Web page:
The world of aviation has always been a haven for high-tech, but finding it at the old John Wayne Airport wasn't easy. You got the tiniest taste of it if your car keys set off the red light on the magnetometer, but the walk across the Tarmac to the plane reminded you that there were precious few machines to help run the place.
Now, however, the airport bristles with computerized gadgets.
If you arrive in a commercial vehicle, such as a courtesy limousine or a shuttle bus, it will have a small transponder attached to its roof. When it passes beneath the upper level roadway, an antenna set in the overhead will send a signal to the transponder, which will echo it back. That signal is recorded by a computer, and the vehicle's company is billed an access fee.
If you drive yourself, you no longer need to wait in a line of cars to pay your parking fee on the way out. Inside the terminal are four automated pay stations--two in the baggage carousel area on the lower level and two on the upper departure level--where you insert your parking ticket and money. The machines give change and allow a 30-minute grace period for you to insert the validated ticket into a slot at the parking lot exit and be on your way.
Flight information is displayed on computerized digital message boards that hang above every departure gate. Two similar, but larger, multipurpose message boards hang in the heavily trafficked area in the middle of the terminal near the security checkpoints. The boards are operated from a central control room that also houses the electronics that run the security and fire control systems.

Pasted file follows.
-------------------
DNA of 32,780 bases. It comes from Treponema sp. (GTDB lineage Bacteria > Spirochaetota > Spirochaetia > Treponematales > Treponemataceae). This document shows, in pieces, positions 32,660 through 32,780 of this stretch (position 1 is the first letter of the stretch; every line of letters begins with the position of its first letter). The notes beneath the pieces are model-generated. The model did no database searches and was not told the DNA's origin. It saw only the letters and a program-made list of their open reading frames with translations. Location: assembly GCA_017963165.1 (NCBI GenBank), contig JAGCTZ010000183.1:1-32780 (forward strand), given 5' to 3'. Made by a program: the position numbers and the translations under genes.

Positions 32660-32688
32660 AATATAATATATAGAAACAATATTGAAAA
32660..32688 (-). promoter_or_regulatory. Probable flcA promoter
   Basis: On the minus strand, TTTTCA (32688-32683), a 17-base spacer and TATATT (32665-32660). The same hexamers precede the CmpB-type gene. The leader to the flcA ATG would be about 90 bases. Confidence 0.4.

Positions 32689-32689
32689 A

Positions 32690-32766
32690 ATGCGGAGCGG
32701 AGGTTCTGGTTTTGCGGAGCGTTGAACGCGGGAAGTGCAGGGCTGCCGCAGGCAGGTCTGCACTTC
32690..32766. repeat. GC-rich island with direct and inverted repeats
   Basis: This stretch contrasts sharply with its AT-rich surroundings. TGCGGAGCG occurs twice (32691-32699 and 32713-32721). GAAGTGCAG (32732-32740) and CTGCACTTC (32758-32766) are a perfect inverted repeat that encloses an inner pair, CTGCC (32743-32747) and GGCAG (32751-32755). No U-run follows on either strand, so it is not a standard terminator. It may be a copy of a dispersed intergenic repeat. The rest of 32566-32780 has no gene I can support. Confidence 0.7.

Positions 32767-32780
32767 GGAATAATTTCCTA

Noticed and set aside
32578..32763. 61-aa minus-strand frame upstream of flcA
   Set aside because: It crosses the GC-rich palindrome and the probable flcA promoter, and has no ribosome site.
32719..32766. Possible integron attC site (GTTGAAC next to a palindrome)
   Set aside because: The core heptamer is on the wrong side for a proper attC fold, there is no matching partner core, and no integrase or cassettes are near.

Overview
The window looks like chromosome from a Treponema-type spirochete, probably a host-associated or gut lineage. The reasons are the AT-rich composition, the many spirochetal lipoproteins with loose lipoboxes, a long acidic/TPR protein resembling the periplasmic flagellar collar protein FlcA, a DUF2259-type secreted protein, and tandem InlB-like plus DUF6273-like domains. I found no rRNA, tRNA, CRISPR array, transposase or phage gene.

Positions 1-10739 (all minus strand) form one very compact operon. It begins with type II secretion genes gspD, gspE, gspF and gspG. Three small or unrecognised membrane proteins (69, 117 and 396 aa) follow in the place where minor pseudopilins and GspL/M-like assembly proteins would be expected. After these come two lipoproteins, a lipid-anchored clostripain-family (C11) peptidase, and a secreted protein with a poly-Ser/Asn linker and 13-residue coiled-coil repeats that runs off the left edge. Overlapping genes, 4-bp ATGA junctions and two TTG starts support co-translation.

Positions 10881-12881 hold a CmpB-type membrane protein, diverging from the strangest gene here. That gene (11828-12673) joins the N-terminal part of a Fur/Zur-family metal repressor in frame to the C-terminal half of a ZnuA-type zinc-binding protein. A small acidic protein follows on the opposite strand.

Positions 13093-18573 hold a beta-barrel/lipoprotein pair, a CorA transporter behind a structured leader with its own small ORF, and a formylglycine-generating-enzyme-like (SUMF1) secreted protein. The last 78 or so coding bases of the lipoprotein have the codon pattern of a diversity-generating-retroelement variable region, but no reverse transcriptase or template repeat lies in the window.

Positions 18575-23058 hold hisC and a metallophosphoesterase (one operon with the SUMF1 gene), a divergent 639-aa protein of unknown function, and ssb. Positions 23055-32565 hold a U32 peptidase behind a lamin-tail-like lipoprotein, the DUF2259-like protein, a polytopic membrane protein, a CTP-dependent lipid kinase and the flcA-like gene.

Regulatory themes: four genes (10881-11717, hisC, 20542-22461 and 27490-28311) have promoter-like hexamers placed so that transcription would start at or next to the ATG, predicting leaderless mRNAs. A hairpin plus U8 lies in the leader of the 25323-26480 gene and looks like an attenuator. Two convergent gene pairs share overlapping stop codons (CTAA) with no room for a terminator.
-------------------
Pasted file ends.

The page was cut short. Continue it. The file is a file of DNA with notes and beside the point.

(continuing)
The terminal, parking garages and the overhead of the upper level roadway are fitted with sprinklers, heat sensors and smoke detectors. Small lamps spaced along the terminal walls and in restrooms will light to warn deaf people of a fire.
Many of the mechanical and electrical operations in the terminal can be shut down automatically from the central control room in case of fire.
That room also contains the mechanism that controls the master paging system, which is linked to a series of white courtesy telephones spaced throughout the terminal.
When passengers fly the Boeing 757 (and, in the future, the 767), they may experience what are perhaps the highest high-tech gadgets of all. Both planes are equipped with digital flight decks that can be programmed with compass headings, altitudes and air speeds by pilots. The planes literally fly themselves, and on-board computers indicate the best air routes to use for greatest fuel economy.
When John Wayne Airport installs the necessary ground-based instruments (no date for this has been set), these planes will be able to land themselves, hands-off, by locking onto a signal from the ground.
The only actual stick-and-rudder work the pilots will have to do, said a Boeing spokesperson, involves taxiing the aircraft on the ground.